IHS Chemical Week

CHEM IDEAS

Optimized supply chain planning—adding value in specialty chemicals

9:14 AM MDT | October 8, 2012 | By LAURA ROKOHL, CHEMICALS SUPPLY CHAIN MANAGER, ASPENTECH

Specialty chemicals are used to create products that touch all aspects of our lives. Produced in lower volume than bulk chemicals, they can be found in numerous forms ranging from adhesives, additives, antioxidants, corrosion inhibitors, cutting fluids, dyes, lubricants, paints, pigments and much more. 
The nature of the market is highly fragmented and growth initiatives tend to come from acquisition, mergers and product differentiation. Many companies now maintain broad product portfolios to safeguard against fluctuations in demand and have geographically diversified operations.
 
The industry has to tackle complex manufacturing processes involving tightly coupled multi-step batch processing with mixing and blending operations. The key to addressing these challenges successfully is the ability to optimally plan and schedule production processes while engaging with the continuously shifting customer demands and operating constraints. It is the role of the planner and scheduler that drives priorities, plans support for uninterrupted production and minimizes impact to the operation.
 
Managing Supply Chain Complexity
 
Complexity is the primary characteristic that drives the need for planning and scheduling solutions for specialty chemicals companies. Complexity comes in two main forms: complexity of the actual manufacturing process and complexity associated with the degrees of freedom in the supply chain network, such as available transportation options and dynamic sourcing decisions. The more complexity in the supply chain, the greater the need for planning and scheduling technology to guide companies to make the most profitable decisions.
 
Integration
 
Integration between planning and scheduling provides even greater value. The goal of the production plan is to assign production quantities for each asset while taking into account asset capacities, recipe unit ratios, raw material and transportation costs and product prices. The goal of the production schedule, however, is to determine the timing of and the material produced by each batch run on a reactor, as well as cleaning tasks, while taking into account inventory replenishment needs and inventory capacities. Ideally, the two should work together to deliver operational efficiencies and achieve optimization across the production process.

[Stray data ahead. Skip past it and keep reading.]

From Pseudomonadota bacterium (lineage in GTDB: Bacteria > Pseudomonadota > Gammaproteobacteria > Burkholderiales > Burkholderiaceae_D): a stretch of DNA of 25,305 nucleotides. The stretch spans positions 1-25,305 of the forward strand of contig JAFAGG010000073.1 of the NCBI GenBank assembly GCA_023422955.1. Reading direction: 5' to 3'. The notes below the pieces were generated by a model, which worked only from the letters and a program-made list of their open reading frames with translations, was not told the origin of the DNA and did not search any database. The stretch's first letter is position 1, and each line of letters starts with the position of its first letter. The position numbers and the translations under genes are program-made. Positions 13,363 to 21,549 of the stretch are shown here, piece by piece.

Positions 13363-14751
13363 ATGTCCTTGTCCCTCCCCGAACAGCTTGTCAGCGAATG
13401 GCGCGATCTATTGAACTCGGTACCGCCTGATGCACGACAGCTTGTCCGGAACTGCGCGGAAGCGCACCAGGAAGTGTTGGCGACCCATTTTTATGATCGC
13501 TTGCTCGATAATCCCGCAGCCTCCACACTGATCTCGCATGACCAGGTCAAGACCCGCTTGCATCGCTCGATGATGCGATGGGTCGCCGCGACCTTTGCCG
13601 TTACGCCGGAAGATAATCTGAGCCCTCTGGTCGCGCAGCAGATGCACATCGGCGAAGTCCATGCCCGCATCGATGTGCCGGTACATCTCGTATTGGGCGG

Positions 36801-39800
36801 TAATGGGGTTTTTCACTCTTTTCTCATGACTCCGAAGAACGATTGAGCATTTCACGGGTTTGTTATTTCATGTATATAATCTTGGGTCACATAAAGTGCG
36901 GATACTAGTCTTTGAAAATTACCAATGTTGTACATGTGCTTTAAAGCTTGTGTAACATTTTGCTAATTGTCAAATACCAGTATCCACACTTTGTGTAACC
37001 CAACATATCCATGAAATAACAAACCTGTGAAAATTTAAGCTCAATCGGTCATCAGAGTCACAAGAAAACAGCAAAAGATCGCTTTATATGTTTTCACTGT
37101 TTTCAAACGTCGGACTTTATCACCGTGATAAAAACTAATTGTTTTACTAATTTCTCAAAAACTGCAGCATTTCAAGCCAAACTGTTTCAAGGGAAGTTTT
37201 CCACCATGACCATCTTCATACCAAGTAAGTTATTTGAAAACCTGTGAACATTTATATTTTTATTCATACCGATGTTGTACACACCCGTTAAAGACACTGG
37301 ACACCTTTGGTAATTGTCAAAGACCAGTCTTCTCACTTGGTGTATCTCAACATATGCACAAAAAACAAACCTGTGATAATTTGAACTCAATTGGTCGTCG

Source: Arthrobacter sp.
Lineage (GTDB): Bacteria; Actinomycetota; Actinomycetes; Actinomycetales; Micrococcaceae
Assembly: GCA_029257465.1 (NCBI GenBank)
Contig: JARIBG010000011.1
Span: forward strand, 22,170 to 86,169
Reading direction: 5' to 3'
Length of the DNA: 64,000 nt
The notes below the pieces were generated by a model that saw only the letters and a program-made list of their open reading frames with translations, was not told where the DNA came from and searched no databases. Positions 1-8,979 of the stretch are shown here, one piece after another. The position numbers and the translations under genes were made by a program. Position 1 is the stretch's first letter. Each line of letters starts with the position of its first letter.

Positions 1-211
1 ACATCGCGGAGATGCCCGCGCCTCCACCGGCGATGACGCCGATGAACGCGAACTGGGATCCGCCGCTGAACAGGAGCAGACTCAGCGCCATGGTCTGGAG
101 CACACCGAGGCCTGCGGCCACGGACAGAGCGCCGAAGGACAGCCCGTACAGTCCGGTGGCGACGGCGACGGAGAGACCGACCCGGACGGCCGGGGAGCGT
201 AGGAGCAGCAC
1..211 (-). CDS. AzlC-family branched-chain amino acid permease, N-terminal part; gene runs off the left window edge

Visibility and Flexibility
 
Harnessing the sea of data and transforming into a usable form is a requirement to manage the complex supply chains of the specialty chemicals industry. Data availability and quality are crucial to provide the visibility planners need to identify and resolve the inevitable supply chain upsets that will occur. Companies need to understand that their enterprise resource planning (ERP) system is not set up for optimisation purposes, but rather financial accounting purposes. Quickly identifying errors in the data that need to be fixed leads to better and more profitable decisions.
 
Most specialty chemicals producers have some inherent flexibility related to the locations where they decide to make products. Supply chain planning models should consider system-wide supply chain costs and constraints when generating an optimal plan and have enough flexibility to include most, if not all, of the client-specific characteristics, business policies, and constraints. Sometimes it may return an answer that the planner did not expect. Assuming that the underlying data inputs are right, that means that the model is finding better ways of doing things than in the past, helping them challenge traditional “rules of thumb” for managing the supply chain. This is where value is established and can make a tremendous difference in how the customer manages its business. 
 
Conclusion
 
So, the potential benefits specialty chemicals manufacturers could achieve from process industry software planning and scheduling solutions are clear. There is enormous value in having software models that realistically represent the complex production environment and associated constraints with enough fidelity to make profitable decisions and accurately evaluate alternatives. Additionally, supply chain planning models that have the visibility and flexibility to capture all of the degrees of freedom in the supply chain instead of relying on “rule of thumb” business policies have the potential to reap significant financial savings.

Rokohl is the chemicals supply chain Manager for Aspen Technology, a provider of specialized supply chain solutions for the process industries. With AspenTech for 13 years, she is responsible for supply chain market research, and helping chemicals, polymers and process consumer product goods (CPG) clients define and improve their supply chain business processes.













 
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